Born: Himmelpfortgrund (Vienna), January 31, 1797
Died: Vienna, November 19, 1828
Schubert's music neatly bridges the Classical and Romantic periods through its use of lovely melodies, inventive scoring, and nature imagery, wedded to the traditional classical forms while at the same time expanding them. In his tragically short life, Schubert composed operas, symphonies, sonatas, masses, chamber music, piano music, and over 600 songs. But regardless of the genre, his gift for creating beautiful melodies remains almost unsurpassed in music history.
Schubert's music is also passionate, sometimes even dark, with an emphasis on major/minor key shifts and adventurous harmonic writing. Outstanding examples of his gift for melody can be found in the popular Piano Quintet in A major (Trout), which includes a set of variations on the tune of one of his popular songs, and from which it gets its nickname, "The Trout". Although left unfinished for unknown reasons, Schubert's stirring and beautiful Symphony no. 8 in B minor remains one of his most often heard and best-loved works.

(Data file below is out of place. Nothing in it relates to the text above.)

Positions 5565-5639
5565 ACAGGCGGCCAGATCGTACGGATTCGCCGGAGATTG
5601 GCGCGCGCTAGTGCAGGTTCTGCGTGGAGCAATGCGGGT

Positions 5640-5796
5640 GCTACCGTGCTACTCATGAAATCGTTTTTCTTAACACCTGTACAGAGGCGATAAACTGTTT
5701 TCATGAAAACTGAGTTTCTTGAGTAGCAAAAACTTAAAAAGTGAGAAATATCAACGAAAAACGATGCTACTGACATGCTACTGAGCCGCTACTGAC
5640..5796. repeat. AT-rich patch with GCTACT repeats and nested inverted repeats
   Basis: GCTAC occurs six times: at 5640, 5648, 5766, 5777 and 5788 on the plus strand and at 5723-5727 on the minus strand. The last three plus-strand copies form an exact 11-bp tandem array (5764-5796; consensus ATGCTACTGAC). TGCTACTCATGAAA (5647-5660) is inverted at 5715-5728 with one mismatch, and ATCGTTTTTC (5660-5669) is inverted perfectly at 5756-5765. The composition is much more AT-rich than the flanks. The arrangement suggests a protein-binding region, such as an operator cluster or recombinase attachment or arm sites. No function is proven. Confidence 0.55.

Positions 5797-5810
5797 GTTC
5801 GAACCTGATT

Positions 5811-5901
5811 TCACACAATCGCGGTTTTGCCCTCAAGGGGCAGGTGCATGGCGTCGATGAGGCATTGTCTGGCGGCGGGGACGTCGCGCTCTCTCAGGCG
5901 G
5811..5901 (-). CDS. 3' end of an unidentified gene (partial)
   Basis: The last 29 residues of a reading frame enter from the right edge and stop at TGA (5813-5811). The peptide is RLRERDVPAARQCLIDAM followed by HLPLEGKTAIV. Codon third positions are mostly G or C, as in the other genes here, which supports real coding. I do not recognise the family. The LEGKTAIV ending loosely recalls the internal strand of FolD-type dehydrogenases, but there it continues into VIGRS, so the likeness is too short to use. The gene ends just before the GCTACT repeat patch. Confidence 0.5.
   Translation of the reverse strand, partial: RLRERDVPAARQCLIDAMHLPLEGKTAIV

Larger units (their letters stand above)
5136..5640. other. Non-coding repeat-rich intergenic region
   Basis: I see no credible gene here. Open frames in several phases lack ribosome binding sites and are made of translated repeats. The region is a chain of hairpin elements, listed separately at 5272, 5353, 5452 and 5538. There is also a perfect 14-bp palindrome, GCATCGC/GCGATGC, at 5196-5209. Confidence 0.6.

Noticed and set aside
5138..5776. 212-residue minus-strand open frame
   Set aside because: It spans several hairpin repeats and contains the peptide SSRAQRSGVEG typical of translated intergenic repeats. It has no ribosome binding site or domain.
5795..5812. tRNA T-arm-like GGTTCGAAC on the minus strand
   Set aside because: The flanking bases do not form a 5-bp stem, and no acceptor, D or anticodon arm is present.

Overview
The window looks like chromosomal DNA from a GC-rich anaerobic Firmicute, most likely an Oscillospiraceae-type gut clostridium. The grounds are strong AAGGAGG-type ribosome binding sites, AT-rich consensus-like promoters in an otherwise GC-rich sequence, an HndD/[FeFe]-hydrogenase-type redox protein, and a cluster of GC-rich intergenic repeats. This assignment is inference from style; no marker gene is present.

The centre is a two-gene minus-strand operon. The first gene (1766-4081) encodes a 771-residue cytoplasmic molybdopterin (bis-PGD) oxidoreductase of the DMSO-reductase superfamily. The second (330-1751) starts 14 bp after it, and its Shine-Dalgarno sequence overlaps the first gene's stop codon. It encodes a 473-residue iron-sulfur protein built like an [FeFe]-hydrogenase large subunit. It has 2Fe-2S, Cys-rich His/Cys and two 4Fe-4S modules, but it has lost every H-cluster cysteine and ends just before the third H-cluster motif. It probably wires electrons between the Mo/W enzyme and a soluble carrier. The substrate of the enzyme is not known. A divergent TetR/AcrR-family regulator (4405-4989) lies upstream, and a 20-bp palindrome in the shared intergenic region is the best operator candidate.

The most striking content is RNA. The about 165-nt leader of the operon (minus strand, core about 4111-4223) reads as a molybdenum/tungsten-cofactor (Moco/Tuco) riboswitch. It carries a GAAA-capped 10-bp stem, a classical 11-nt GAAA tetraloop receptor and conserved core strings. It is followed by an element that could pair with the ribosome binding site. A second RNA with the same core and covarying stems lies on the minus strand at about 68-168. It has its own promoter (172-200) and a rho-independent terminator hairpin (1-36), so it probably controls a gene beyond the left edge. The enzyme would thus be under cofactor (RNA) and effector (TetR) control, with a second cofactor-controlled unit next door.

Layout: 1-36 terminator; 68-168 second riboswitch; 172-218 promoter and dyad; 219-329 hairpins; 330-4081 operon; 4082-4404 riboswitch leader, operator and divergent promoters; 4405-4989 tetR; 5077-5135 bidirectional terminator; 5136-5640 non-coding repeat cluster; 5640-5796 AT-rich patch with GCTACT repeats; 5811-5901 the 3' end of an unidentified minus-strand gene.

But it is his songs, or German Lieder, for which Schubert is best known. Through his choice of beautiful poetry by some of the best writers of the day, his inspired melodies, and his sometimes elaborate treatment of the piano part, many of Schubert's songs are miniature masterpieces of poetic and dramatic beauty. His two song cycles (groups of poems by a single or various authors selected because of thematic content, and usually published together), yield some of the finest examples of Schubert's Lieder. "Wohin?" from the song cycle, Die schöne Müllerin (The Fair Maid of the Mill) is an outstanding example of the almost limitless artistry of this composer. Schubert's Lieder would come to influence the song-writing of many later composers, including Robert Schumann, Johannes Brahms, and Hugo Wolf (1860-1903).